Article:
Research School Network: Unlocking the Potential of Primary Science: Insights from the New EEF Guidance Report Katherine Peck, Curriculum Lead from Little Sutton Primary School, reflects on the NEW Primary Science Guidance Report.

Unlocking the Potential of Primary Science: Insights from the New EEF Guidance Report

Katherine Peck, Curriculum Lead from Little Sutton Primary School, reflects on the NEW Primary Science Guidance Report.

As curriculum lead in a primary school I was very excited to learn that the Education Endowment Foundation (EEF) are releasing a new guidance report, to further enhance the quality of primary science teaching. This blog aims to share the recommendations provided in this report, provide exemplification of how we achieve some of them in my school and explore how they can unlock the potential of primary science education.

Encouraging Scientific Vocabulary and Communication

Developing scientific vocabulary and communication skills is essential for students to articulate their understanding of scientific concepts. Recommendation one and two explain that teachers should explicitly teach subject-specific vocabulary and encourage students to use scientific language in their discussions and written work. In my school we make the vocabulary we want the children to learn explicit and refer to it through out lessons. We also provide the children with opportunities for group work, presentations, and debates to foster effective communication skills and collaboration among students.

Emphasis on Practical Experiences

Recommendation 3 of the report stresses the importance of providing primary students with practical hands-on experiences in science. It suggests that teachers should prioritise activities that actively engage students, allowing them to explore and investigate scientific concepts through experiments and real-life applications. Practical experiences not only make learning enjoyable but also improve conceptual understanding and critical thinking skills. We have worked with the PSTT and the Ogden Trust who have supported us to enhance the practical science opportunities we can offer to our pupils. We also give our pupils hands-on experiences in a range of ways, for example, children hatch eggs in their classroom and also see caterpillars turn into butterflies, which they then release!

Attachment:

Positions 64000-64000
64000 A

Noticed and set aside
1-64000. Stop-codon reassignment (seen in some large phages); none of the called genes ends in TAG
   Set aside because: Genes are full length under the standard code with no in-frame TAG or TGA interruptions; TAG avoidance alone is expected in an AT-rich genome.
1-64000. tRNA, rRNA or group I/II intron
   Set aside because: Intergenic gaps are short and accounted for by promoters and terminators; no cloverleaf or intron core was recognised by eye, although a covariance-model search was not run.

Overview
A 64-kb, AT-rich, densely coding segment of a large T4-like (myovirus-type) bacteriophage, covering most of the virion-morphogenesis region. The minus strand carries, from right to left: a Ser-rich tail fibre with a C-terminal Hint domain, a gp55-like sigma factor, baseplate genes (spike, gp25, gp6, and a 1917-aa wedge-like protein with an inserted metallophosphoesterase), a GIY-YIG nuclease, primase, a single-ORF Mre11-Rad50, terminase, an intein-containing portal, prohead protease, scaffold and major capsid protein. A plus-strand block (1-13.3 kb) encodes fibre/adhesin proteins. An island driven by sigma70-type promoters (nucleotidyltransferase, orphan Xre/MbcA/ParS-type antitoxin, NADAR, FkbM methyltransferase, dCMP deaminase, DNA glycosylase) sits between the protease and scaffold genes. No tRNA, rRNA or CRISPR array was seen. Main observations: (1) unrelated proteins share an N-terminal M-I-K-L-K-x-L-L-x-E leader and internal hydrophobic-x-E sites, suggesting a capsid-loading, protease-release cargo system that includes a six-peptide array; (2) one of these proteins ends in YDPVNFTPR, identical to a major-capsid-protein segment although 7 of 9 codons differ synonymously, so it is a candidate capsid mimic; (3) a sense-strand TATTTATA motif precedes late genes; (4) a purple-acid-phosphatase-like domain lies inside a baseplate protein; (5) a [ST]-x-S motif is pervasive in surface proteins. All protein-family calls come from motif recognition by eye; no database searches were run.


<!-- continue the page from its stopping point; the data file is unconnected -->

Making Science Relevant and Real-World

The EEF report emphasises the need to make science education relevant and relatable to students’ lives. Teachers are encouraged to integrate real-world examples, current events, and local contexts into their science lessons. This approach helps students connect scientific ideas to their everyday experiences, making learning more meaningful and engaging. We take our pupils on a number of science educational visits to give them real hands-on experience. For example, we take our Y4 pupils to carry out a habitat and river study and our Y2 pupils visit our local park to carry out science observations. Our Reception and Y1 pupils use our school grounds, including our wooded area, and our local area to explore and investigate their science topics.

Quality Feedback and Assessment

Feedback plays a crucial role in promoting student progress and identifying areas for improvement. Recommendation 5 of the report suggests that providing timely and constructive feedback to students can enhance their understanding of scientific concepts and encourage self-reflection. Teachers, in my school, use a variety of assessment methods, such as formative and summative assessments, to evaluate student learning effectively and use that information to inform their future lessons.

Effective Teacher Professional Development

Recommendation 6 of the report highlights the significance of continuous professional development for primary science teachers. It recommends that educators should be encouraged to participate in training programs, workshops, and collaborative learning opportunities to enhance their subject knowledge and pedagogical skills. By keeping themselves updated with the latest research and innovative teaching strategies, teachers can provide a more enriching science education experience for their students. We have used the free Reach Out CPD resources which has supported the teachers in my school to teach the primary science curriculum with confidence. Meeting once a half term with all of the Science leads in our trust is an invaluable supportive mechanism for sharing of good practice. We lead an Ogden Trust partnership of local schools. We have also had the opportunity to receive high-quality training and support from STEM organisations and universities.


The new EEF guidance report for primary science education provides valuable insights and recommendations to enhance teaching and learning experiences in this crucial subject. By implementing the recommendations outlined in the report, teachers can unlock the potential of primary science and inspire young minds to explore and understand the wonders of the scientific world. I have found it really useful to reflect on my school’s science curriculum and I am looking forward to using the new ideas and resources in this report to enhance the quality of our provision. 

With a strong foundation in primary science education, students are better equipped to pursue further scientific inquiry and contribute to the advancements of our society.

You can read the NEW Primary Science Guide here.

Katherine Peck, Curriculum Lead at Little Sutton Primary School.

You can read the NEW Primary Science Guide here.

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